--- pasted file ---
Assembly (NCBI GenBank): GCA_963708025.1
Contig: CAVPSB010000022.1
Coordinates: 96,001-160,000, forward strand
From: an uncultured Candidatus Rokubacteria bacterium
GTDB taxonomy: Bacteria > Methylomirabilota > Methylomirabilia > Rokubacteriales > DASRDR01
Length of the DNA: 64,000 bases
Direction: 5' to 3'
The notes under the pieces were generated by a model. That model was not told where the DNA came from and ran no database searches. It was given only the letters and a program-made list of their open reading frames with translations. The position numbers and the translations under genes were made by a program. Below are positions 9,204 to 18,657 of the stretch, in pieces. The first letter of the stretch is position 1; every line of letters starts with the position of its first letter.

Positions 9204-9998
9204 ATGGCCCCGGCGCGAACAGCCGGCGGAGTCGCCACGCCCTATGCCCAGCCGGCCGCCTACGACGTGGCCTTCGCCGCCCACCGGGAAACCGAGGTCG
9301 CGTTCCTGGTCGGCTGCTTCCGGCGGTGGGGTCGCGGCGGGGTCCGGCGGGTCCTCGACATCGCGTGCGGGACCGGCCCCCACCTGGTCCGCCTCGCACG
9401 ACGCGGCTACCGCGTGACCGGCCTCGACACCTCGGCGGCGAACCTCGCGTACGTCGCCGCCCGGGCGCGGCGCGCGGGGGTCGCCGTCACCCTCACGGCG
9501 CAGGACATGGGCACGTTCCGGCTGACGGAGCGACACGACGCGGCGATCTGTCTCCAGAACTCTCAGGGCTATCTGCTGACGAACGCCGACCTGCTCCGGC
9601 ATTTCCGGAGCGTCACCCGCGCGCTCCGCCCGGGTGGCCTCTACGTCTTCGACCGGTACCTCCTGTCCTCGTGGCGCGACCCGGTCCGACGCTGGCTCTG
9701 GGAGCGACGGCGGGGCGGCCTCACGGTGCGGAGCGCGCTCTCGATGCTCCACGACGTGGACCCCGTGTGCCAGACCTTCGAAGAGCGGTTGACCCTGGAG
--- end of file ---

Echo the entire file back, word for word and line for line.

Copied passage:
Assembly (NCBI GenBank): GCA_963708025.1
Contig: CAVPSB010000022.1
Coordinates: 96,001-160,000, forward strand
From: an uncultured Candidatus Rokubacteria bacterium
GTDB taxonomy: Bacteria > Methylomirabilota > Methylomirabilia > Rokubacteriales > DASRDR01
Length of the DNA: 64,000 bases
Direction: 5' to 3'
The notes under the pieces were generated by a model. That model was not told where the DNA came from and ran no database searches. It was given only the letters and a program-made list of their open reading frames with translations. The position numbers and the translations under genes were made by a program. Below are positions 9,204 to 18,657 of the stretch, in pieces. The first letter of the stretch is position 1; every line of letters starts with the position of its first letter.

Positions 9204-9998
9204 ATGGCCCCGGCGCGAACAGCCGGCGGAGTCGCCACGCCCTATGCCCAGCCGGCCGCCTACGACGTGGCCTTCGCCGCCCACCGGGAAACCGAGGTCG
9301 CGTTCCTGGTCGGCTGCTTCCGGCGGTGGGGTCGCGGCGGGGTCCGGCGGGTCCTCGACATCGCGTGCGGGACCGGCCCCCACCTGGTCCGCCTCGCACG
9401 ACGCGGCTACCGCGTGACCGGCCTCGACACCTCGGCGGCGAACCTCGCGTACGTCGCCGCCCGGGCGCGGCGCGCGGGGGTCGCCGTCACCCTCACGGCG
9501 CAGGACATGGGCACGTTCCGGCTGACGGAGCGACACGACGCGGCGATCTGTCTCCAGAACTCTCAGGGCTATCTGCTGACGAACGCCGACCTGCTCCGGC
9601 ATTTCCGGAGCGTCACCCGCGCGCTCCGCCCGGGTGGCCTCTACGTCTTCGACCGGTACCTCCTGTCCTCGTGGCGCGACCCGGTCCGACGCTGGCTCTG
9701 GGAGCGACGGCGGGGCGGCCTCACGGTGCGGAGCGCGCTCTCGATGCTCCACGACGTGGACCCCGTGTGCCAGACCTTCGAAGAGCGGTTGACCCTGGAG